Moneyball" succeeded as an Oakland A's strategy, gave Michael Lewis a best-selling book, and is now a hit movie starring Brad Pitt. But is the method actually a path to winning?
The Moneyball thesis is simple: Using statistical analysis, small-market teams can compete by buying assets that are undervalued by other teams and selling ones that are overvalued by other teams.
Paul DePodesta, a co-architect of the strategy ("Peter Brand" in the movie), had been an economics major at Harvard, but did he study for long enough? Let's look at some specific claims of the Moneyballers and see how they have held up.
The best-known Moneyball theory was that on-base percentage was an undervalued asset and sluggers were overvalued. At the time, protagonist Billy Beane was correct. Jahn Hakes and Skip Sauer showed this in a very good economics paper. From 1999 to 2003, on-base percentage was a significant predictor of wins, but not a very significant predictor of individual player salaries. That means players who draw a lot of walks were really cheap on the market, just as the movie narrates.
Yet statistical analysis has become commonplace in major league sports, and the importance of on-base percentage has become more widely appreciated. As of 2004, the on-base percentage for baseball players was no longer financially undervalued, and this correction seems to persist, as shown by Hakes and Sauer in a later paper.
To a financial economist, these debates sound familiar. Using statistics, is it possible to find undervalued stocks and bonds and beat the financial markets? If such a method existed — and maybe it once did — word would get out and the bargains would disappear.1 In other words, the truth or falsity of the Moneyball method is a fluid proposition, changing over time. Everyone can look at the same numbers, there are lots of mathematicians for hire, and so secrets are hard to keep.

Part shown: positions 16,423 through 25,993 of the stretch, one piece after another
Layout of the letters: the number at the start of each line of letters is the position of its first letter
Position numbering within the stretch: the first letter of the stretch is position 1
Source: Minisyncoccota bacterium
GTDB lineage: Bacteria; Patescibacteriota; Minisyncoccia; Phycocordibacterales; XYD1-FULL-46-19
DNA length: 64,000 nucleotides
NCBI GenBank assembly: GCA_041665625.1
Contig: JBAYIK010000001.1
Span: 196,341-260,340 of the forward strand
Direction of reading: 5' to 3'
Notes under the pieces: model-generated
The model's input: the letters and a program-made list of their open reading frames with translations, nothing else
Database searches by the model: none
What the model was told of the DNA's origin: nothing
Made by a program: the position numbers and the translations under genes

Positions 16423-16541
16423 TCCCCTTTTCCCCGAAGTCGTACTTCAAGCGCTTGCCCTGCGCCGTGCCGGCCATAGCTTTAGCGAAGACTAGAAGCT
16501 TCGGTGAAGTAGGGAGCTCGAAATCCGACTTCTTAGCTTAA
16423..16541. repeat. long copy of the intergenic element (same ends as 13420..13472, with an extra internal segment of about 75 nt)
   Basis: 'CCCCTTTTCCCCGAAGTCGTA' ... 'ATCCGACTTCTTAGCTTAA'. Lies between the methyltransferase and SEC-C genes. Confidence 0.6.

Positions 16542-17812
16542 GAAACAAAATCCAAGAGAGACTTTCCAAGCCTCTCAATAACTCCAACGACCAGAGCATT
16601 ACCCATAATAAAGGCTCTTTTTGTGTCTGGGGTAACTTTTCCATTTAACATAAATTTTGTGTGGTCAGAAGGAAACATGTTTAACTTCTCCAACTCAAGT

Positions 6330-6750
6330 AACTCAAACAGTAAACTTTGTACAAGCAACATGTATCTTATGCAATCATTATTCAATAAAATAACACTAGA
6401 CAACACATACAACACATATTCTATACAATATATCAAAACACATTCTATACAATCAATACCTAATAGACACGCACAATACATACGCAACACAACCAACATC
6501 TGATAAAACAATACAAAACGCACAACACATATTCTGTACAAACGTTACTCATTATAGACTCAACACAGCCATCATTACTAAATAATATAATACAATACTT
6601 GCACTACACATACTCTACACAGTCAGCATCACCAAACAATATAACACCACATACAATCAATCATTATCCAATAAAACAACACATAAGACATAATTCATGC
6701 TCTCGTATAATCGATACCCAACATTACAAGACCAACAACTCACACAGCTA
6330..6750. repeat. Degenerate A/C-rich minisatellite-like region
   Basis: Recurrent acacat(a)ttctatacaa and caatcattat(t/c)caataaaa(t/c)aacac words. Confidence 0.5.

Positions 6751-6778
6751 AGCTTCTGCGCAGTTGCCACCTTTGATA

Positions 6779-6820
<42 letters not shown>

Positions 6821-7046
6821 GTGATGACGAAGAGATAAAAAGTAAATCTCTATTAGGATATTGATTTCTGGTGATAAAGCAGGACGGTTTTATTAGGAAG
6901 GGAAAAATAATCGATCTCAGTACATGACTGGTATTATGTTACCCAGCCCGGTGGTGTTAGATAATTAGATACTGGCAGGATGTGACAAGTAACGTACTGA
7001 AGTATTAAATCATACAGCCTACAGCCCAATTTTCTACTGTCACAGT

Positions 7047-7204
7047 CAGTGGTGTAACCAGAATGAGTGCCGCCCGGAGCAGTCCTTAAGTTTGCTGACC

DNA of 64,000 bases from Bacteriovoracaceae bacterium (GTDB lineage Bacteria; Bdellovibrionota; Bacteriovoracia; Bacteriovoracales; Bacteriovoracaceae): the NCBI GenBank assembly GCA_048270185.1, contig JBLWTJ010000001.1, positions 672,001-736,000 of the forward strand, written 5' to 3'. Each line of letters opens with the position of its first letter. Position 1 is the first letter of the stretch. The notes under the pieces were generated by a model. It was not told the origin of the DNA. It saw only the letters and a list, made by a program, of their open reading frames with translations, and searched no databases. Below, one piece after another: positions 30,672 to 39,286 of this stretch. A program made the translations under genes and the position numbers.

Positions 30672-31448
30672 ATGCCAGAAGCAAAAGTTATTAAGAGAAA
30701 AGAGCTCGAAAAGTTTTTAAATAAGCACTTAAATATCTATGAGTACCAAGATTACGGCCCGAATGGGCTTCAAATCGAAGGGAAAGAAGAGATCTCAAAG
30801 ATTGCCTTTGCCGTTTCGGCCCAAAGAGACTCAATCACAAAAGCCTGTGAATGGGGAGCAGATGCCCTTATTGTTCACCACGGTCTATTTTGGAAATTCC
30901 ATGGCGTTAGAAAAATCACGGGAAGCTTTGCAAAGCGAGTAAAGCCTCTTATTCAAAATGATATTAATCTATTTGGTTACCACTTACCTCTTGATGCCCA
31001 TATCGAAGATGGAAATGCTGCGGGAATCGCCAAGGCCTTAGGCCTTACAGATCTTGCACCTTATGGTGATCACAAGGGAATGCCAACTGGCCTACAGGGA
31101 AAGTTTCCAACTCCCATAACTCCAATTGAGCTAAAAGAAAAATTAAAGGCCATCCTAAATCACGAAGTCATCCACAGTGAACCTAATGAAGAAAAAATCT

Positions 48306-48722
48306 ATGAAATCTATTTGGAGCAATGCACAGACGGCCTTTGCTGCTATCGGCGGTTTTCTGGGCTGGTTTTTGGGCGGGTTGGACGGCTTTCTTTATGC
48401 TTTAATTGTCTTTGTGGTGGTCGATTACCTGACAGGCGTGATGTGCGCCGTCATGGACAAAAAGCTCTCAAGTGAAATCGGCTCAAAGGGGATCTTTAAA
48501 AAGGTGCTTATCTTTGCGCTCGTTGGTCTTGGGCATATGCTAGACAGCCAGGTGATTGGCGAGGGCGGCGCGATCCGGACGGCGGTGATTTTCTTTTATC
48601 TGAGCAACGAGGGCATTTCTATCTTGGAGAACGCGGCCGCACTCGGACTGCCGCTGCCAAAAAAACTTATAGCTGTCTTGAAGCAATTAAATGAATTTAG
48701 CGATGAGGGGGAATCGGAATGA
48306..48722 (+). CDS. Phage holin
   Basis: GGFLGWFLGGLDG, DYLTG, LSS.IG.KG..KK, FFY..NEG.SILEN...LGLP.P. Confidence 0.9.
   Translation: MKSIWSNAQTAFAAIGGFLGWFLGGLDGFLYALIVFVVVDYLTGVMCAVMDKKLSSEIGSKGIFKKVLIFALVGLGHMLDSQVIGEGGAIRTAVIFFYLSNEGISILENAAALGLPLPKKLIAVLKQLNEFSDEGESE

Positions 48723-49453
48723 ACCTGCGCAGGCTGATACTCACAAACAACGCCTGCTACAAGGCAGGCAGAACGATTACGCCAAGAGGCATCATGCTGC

Another Billy Beane Moneyball idea, discussed in the book, is that closers are overrated and overpaid. These days, though, his insight has been absorbed by most teams. For example, in the just-concluded World Series, the Rangers closer (Neftali Feliz) and the Cards closer (Jason Motte) had a combined salary of less than $1 million!
This year, the Yankees' Mariano Rivera was ranked fifth in total saves with 44. At a salary of $14.9 million, that works out to be a hefty $338,600 per save. The four closers ranked ahead of him averaged 46.5 saves and a salary of $2.9 million, or $63,771 per save — quite the bargain.
The Red Sox closer, Jonathan Papelbon, delivered 31 saves on a $12 million salary ($387,000 per), while the aforementioned Mr. Feliz had 32 saves on $457,000, or $14,281 per save. Feliz was more than 20 times as cost-effective by this measure.
As of 2011, there are only three other closers with salaries greater than $10,000,000 (Cordero, Rodriguez, and Nathan). Ten of the top 20 closers in terms of saves made less than $2.5 million (the major league average player salary is around $3.2 million), and six of these 10 made less than $500,000.
So while the money-machine Yanks and Sox overpay for their closers and get away with it, most teams have learned this Moneyball lesson and saved some bucks.
Still, this year the Twins managed to pay two different pitchers (Joe Nathan and Matt Capps) the sum of $18.3 million to amass a total of 29 saves with 12 blown saves between them.
At least the Twins have bought out Nathan's contract instead of paying him more than $11 million again next year.